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NIDA. (1995, October 1). NIDA Workshops Advance Clinical Trials of Cocaine Treatment Medications. Retrieved from

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October 01, 1995
Robert Mathias

One of the most important steps in developing a cocaine dependence treatment medication is conducting human clinical studies to establish a proposed medication's safety and efficacy. Three years ago, when NIDA and leading cocaine researchers first met to look at how clinical trials of potential cocaine treatment medications were being conducted, they found that differences in methodology and outcome measures made it difficult to assess and compare the results of different studies.

Clinical trials of cocaine treatment medications have come a long way since that initial workshop, Dr. Betty Tai of NIDA's Medications Development Division (MDD) told the most recent meeting of NIDA-funded cocaine researchers. NIDA held the workshop last fall to present an overview and update of issues critical to the success of clinical trials of potential cocaine treatment medications. The meeting was the culmination of a series of workshops NIDA's MDD has been holding with its treatment researchers, the Food and Drug Administration (FDA), and members of the pharmaceutical industry since 1992 to identify and resolve practical problems researchers have been confronting in conducting such clinical trials.

Through these meetings, workshop participants have identified issues that are critical to the design, implementation, analysis, and interpretation of the results of clinical trials of medications for cocaine abuse and dependence. The participants have also established and upgraded standards for conducting and evaluating these clinical trials and have developed clinical guidelines for deciding whether or not to take a proposed cocaine treatment medication further down the rigorous and costly path of safety and efficacy testing required for approval of a treatment medication by the FDA.

"Probably the most critical elements in clinical trials of cocaine treatment medications are outcome measures," says Dr. Tai. When MDD scientists reexamined data from early clinical trials, they found that individual investigators had used a potpourri of outcome measures to determine whether or not a medication worked, such as self-reported reductions in drug use or improvements in a patient's mental state or well-being. These researchers may have used many of these measures simply because an instrument was available to assess them, but they do not meet current standards for categorizing a drug as therapeutically effective, says Dr. Tai.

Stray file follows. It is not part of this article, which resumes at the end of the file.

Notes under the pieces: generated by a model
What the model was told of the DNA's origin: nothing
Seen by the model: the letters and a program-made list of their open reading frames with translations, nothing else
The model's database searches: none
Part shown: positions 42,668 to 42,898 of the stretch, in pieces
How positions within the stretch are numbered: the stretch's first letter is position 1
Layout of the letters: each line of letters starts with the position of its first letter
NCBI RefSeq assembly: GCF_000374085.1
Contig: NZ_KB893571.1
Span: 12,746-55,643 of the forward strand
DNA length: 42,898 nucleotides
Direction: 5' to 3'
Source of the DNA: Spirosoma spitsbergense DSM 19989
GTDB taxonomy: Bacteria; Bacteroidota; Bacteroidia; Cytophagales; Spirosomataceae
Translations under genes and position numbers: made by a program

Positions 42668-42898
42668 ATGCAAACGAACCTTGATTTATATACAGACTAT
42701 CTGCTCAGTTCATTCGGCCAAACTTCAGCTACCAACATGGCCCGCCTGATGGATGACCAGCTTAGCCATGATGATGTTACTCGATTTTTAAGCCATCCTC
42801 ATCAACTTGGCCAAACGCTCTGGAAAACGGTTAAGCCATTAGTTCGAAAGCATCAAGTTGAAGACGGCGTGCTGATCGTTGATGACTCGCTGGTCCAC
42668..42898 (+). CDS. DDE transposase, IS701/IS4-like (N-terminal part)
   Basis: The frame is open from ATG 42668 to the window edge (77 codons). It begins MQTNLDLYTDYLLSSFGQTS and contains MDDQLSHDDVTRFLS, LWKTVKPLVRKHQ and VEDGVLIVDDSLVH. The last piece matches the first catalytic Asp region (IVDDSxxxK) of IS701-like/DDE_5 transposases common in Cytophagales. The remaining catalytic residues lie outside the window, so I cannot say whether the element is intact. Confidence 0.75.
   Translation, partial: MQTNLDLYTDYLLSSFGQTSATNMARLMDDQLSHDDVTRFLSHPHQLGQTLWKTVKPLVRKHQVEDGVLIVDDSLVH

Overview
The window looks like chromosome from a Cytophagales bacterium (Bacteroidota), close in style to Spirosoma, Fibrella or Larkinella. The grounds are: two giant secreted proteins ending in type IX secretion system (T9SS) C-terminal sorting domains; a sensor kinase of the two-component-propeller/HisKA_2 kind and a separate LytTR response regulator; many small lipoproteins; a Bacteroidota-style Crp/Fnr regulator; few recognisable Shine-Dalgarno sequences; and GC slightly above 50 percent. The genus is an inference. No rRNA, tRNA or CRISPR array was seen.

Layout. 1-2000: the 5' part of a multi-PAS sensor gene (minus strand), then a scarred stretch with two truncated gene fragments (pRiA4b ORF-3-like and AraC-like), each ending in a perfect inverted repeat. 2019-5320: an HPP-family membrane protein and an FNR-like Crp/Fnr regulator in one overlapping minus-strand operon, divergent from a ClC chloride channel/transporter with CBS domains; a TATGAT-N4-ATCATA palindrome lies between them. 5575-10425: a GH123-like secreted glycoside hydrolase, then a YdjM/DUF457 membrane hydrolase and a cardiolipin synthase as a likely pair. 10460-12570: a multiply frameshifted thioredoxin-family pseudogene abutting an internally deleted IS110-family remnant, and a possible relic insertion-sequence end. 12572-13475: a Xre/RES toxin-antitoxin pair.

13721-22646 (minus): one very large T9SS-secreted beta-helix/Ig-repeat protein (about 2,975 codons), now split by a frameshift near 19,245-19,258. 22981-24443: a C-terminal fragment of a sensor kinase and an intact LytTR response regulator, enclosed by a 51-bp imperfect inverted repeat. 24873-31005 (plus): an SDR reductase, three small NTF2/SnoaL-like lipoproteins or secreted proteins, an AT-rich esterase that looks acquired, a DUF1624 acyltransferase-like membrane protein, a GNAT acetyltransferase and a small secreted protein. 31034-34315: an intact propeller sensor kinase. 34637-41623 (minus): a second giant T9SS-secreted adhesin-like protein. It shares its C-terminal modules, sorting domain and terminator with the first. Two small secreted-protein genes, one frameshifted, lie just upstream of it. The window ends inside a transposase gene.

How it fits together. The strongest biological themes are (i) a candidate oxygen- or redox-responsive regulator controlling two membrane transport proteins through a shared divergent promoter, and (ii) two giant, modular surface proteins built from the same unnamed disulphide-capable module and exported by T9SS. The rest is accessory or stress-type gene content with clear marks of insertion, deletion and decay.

Through the clinical workshops, NIDA's MDD and the FDA have established four primary outcomes for assessing the safety and efficacy of a medication to treat cocaine abuse. Clinical trials of proposed cocaine treatment medications now measure patients' drug use by urinalysis or self-report, preferably both; how long patients remain in treatment; the physician's global assessment - a clinician's subjective assessment of how well a patient is progressing to a drug-free state compared to similar patients; and the patients' self-assessment of their own progress to a drug-free state.

The establishment of four core measures does not preclude individual researchers from looking at other outcome measures, such as the medication's effect on depression, that may be related to cocaine abuse, says Dr. Charles Grudzinskas, who directs NIDA's medications development program. However, the use of these four basic measures "will permit us to compare apples to apples, so that when we commission a meta-analysis a few years from now, people will be able to compare results using the same measures," he says. A meta-analysis is a statistical method used to summarize and describe the results of a number of studies.

Many of the workshops have also addressed the difficulties in assessing one of the core outcome measures - cocaine use. Early clinical trials often measured cocaine use with qualitative urinalysis. However, this method, which is used in workplace drug testing, only gives a positive or negative reading based on whether or not a preset amount of benzoylecgonine, a cocaine metabolite, is present in the urine when the test is performed. Because this method does not tell researchers the actual concentrations of benzoylecgonine in the urine, they cannot use it to determine if a medication is having an effect on the amount of cocaine use.

"Methods for conducting clinical trials of proposed cocaine medications have been getting much more sophisticated," says Dr. Tai. Now, almost every NIDA-funded trial is double-blind and placebo controlled. Researchers have also started using quantitative urinalysis to measure precise levels of cocaine in the urine. This method can give researchers a clearer picture of the effect of a medication on the extent of drug use, she says. At the workshop last fall, Dr. Kenzie Preston of NIDA's Division of Intramural Research showed how researchers can take that assessment one step further by using both quantitative urinalysis and patient self-reports of cocaine use to obtain a more accurate assessment of the timing, episodes, and amount of actual cocaine use than could be determined by either measure alone.

What NIDA has tried to do with this series of meetings, concludes Dr. Peter Bridge, who directs MDD's Clinical Trials Branch, is standardize clinical studies so that there is consistency across study sites.